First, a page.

The opinion of the court was delivered by: Foreman, Chief Judge:
Before the Court is defendants' Motion to Dismiss. On February
21, 1985, plaintiffs filed this action under 42 U.S.C. § 1983
alleging that his civil rights were violated on February 29,
1980, when he was beaten by a Carbondale police officer.
Defendants, relying on Wilson v. Garcia, ___ U.S. ___, 105
S.Ct. 1938, 85 L.Ed.2d 254 (1985), contend that the § 1983
action is time-barred under Illinois' two-year limitations
period for personal injuries.
As Congress has not established a specific statute of
limitations applicable to § 1983 actions, courts are directed
to borrow and apply the most appropriate state statute of
limitations. Burnett v. Grattan, ___ U.S. ___, 104 S.Ct.
2924, 82 L.Ed.2d 36 (1984); Board of Regents v. Tomanio,
446 U.S. 478, 100 S.Ct. 1790, 64 L.Ed.2d 440 (1980); Johnson v.
Railway Express Agency, Inc., 421 U.S. 454, 95 S.Ct. 1716, 44
L.Ed.2d 295 (1975). Plaintiff's complaint clearly sets forth a
personal injury claim, which would be time-barred under the
two-year limitations period adopted for personal injury claims
in Illinois, Ill.Rev.Stat. ch. 110, ¶ 13-202, regardless of the
applicability of Wilson v. Garcia, ___ U.S. ___, 105 S.Ct.
1938, 85 L.Ed.2d 254 (1985), to this case. Even if the instant
complaint did not clearly set forth a personal injury claim,
Wilson v. Garcia, ___ U.S. ___, 105 S.Ct. 1938, 85 L.Ed.2d
254 (1985), would be applicable and would serve to bar this
claim as untimely.
The United States Supreme Court has held that for the purpose
of § 1983 claims, the state limitations statute governing
personal injury action constitutes the most appropriate statute
of limitations to be borrowed. Wilson v. Garcia, ___ U.S.
___, 105 S.Ct. 1938, 85 L.Ed.2d 254 (1985). The Seventh Circuit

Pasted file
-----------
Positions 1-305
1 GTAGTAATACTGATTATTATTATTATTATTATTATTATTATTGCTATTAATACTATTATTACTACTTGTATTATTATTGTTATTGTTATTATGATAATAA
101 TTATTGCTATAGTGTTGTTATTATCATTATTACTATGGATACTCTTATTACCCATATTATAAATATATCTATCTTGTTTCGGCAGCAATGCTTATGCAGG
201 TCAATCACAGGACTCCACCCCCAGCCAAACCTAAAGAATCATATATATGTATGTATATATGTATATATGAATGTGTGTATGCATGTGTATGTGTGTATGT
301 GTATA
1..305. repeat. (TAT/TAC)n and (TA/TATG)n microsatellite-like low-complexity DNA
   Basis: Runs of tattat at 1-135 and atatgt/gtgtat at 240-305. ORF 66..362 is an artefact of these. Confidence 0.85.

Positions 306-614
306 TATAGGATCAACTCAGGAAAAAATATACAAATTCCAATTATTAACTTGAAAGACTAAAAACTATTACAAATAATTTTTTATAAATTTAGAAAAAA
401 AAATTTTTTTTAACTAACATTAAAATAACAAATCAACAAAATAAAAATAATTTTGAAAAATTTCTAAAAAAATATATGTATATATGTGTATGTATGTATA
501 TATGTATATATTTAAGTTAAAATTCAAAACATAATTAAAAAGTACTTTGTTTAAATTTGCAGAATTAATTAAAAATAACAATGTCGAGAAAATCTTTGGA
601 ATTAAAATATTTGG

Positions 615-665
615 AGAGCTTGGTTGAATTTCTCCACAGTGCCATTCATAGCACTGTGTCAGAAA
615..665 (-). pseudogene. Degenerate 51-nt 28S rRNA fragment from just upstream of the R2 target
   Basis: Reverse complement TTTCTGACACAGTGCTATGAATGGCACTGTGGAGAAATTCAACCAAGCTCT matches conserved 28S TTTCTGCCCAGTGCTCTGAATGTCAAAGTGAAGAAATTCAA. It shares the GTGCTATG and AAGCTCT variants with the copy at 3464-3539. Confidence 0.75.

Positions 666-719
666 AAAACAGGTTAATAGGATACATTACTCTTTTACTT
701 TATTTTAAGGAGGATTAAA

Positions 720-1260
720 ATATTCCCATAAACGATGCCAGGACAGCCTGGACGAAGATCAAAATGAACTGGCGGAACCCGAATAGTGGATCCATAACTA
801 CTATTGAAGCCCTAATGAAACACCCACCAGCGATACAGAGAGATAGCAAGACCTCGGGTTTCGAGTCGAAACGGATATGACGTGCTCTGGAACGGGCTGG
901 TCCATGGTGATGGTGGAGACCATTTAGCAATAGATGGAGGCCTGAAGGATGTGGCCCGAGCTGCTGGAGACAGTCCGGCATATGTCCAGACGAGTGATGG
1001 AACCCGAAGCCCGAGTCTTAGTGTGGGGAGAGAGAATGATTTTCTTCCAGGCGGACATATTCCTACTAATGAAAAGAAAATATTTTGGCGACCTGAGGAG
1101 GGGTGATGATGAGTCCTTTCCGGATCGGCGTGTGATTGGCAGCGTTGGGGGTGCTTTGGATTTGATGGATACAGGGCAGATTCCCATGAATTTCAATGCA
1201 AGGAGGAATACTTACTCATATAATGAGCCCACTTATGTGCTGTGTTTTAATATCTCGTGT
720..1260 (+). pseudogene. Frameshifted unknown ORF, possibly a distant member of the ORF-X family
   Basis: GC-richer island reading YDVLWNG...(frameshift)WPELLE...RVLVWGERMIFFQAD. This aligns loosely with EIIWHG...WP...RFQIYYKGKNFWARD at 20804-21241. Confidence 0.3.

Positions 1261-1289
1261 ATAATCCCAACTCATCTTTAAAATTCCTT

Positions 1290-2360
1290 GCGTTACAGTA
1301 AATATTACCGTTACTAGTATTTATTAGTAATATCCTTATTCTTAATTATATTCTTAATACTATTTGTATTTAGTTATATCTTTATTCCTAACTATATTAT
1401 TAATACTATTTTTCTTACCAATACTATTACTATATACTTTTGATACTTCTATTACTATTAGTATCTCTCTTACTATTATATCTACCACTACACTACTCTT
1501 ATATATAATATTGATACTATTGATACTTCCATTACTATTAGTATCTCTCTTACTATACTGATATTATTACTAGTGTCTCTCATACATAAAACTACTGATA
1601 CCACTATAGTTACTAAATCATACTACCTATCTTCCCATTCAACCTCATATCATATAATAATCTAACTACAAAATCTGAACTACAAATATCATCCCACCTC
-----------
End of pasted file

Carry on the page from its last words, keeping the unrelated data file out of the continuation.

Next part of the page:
appears to recognize that, even as to actions initiated prior
to Wilson v. Garcia, ___ U.S. ___, 105 S.Ct. 1938, 85 L.Ed.2d
254 (1985), the "state statute of limitations that the federal
courts must borrow in a section 1983 suit is the statute of
limitations for personal-injury suits." Bailey v. Faulkner,
765 F.2d 102, 103 (7th Cir. 1985). This position is consistent
with recent decisions rendered in other circuits which have
applied personal injury limitations periods to actions filed
prior to the Supreme Court's decision in Wilson. See, e.g.,
Jones v. Preuit & Mauldin, 763 F.2d 1250 (11th Cir. 1985);
Johnson v. Swyka, 763 F.2d 602 (3d Cir. 1985); Burkhart v.
Randles, 764 F.2d 1196 (6th Cir. 1985); Serrano v. Torres,
764 F.2d 47 (1st Cir. 1985); Smith v. City of Pittsburgh,
764 F.2d 188 (3d Cir. 1985); Acoff v. Abston, 762 F.2d 1543
(11th Cir. 1985); Knoll v. Springfield Township School
District, 763 F.2d 584 (3d Cir. 1985).
In Chevron Oil Co. v. Huson, 404 U.S. 97, 106-07, 92 S.Ct.
349, 355-56, 30 L.Ed.2d 296 (1971), the Supreme Court advanced
a three-part analysis to determine whether rulings as to
applicable statutes of limitations should be applied
retrospectively. The factors to be considered include: the
extent of change from established prior law; the purpose and
effect of the rule in question and whether retrospective
application would advance or retard this purpose; and the
equities of retrospective application. Although the Seventh
Circuit has not yet specifically addressed these factors in
light of the Supreme Court's decision in Wilson, the Third
Circuit, in Smith v. City of Pittsburgh, 764 F.2d 188, at
194-197 considered these factors in depth and determined that
restricting the holding in Wilson to prospective application
was not warranted.
Regarding the first factor, the change from prior law, the
rationale set forth in Wilson clearly indicates that Congress
originally intended to characterize § 1983 as providing a
remedy for personal injuries sounding in tort. In rejecting the
theory that the choice of the statute of limitations depends on
the particular facts of each claim, the Wilson Court noted,
"there is no reason to believe that Congress would have